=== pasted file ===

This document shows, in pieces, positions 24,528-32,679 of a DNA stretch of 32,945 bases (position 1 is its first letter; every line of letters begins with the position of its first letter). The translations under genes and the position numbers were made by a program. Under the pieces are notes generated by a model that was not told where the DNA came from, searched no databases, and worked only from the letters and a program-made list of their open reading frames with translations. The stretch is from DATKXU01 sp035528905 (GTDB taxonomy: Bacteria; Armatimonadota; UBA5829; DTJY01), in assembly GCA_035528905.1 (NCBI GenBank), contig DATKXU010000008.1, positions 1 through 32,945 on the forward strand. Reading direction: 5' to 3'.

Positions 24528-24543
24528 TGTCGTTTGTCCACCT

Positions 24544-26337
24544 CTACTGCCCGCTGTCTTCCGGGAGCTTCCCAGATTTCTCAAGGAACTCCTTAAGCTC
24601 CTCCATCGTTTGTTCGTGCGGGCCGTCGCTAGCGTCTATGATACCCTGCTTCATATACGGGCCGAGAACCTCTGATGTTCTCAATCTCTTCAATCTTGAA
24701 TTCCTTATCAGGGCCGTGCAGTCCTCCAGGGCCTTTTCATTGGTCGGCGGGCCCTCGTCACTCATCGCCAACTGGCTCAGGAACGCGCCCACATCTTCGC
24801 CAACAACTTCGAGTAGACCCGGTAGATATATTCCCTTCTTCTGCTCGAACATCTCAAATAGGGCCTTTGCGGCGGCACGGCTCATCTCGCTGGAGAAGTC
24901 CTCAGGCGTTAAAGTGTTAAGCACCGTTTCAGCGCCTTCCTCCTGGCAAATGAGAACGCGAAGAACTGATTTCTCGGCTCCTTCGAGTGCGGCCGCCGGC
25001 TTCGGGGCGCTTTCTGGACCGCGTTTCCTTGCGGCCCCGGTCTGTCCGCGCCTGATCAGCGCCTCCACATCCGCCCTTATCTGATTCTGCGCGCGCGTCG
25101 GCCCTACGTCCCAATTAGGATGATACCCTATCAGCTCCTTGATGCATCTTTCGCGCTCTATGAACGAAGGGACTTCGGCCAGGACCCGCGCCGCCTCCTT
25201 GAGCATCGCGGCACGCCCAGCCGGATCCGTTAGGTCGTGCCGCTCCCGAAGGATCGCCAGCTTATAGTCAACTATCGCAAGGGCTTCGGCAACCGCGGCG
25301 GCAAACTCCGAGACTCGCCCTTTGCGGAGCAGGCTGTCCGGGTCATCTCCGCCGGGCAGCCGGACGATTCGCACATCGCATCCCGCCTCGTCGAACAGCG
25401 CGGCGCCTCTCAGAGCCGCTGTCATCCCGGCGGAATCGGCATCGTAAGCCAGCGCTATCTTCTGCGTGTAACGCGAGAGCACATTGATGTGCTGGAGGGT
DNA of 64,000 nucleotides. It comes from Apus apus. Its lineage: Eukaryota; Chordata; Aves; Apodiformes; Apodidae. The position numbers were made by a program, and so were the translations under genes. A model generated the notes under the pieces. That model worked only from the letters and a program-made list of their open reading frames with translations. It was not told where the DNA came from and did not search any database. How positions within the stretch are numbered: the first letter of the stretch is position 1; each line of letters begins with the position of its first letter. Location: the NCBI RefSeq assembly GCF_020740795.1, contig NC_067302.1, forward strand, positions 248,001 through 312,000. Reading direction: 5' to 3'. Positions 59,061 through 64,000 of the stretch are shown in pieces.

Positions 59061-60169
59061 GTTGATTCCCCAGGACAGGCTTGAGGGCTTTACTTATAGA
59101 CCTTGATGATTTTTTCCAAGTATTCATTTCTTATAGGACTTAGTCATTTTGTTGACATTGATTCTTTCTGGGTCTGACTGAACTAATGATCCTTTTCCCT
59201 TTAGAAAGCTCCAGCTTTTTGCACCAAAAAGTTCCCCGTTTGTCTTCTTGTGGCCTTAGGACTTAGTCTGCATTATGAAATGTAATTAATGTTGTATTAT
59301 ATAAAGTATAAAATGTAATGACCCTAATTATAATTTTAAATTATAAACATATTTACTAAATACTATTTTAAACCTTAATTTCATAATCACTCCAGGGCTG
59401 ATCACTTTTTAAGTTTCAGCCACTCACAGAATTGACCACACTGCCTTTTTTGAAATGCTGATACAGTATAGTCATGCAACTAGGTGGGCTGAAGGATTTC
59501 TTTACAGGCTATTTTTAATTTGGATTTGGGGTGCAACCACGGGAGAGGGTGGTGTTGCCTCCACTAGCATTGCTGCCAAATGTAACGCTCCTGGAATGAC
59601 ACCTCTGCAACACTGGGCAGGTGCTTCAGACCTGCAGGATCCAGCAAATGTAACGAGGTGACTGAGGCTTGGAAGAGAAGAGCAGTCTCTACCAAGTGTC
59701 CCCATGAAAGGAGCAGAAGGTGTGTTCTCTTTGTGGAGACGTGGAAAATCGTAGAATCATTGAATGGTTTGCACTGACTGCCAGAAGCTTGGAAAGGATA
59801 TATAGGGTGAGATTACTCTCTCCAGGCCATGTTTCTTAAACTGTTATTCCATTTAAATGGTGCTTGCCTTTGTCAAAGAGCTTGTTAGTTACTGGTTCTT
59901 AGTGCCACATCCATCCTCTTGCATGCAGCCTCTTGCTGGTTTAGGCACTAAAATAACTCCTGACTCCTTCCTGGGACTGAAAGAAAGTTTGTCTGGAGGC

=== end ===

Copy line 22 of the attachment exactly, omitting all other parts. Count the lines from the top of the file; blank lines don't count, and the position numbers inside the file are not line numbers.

59501 TTTACAGGCTATTTTTAATTTGGATTTGGGGTGCAACCACGGGAGAGGGTGGTGTTGCCTCCACTAGCATTGCTGCCAAATGTAACGCTCCTGGAATGAC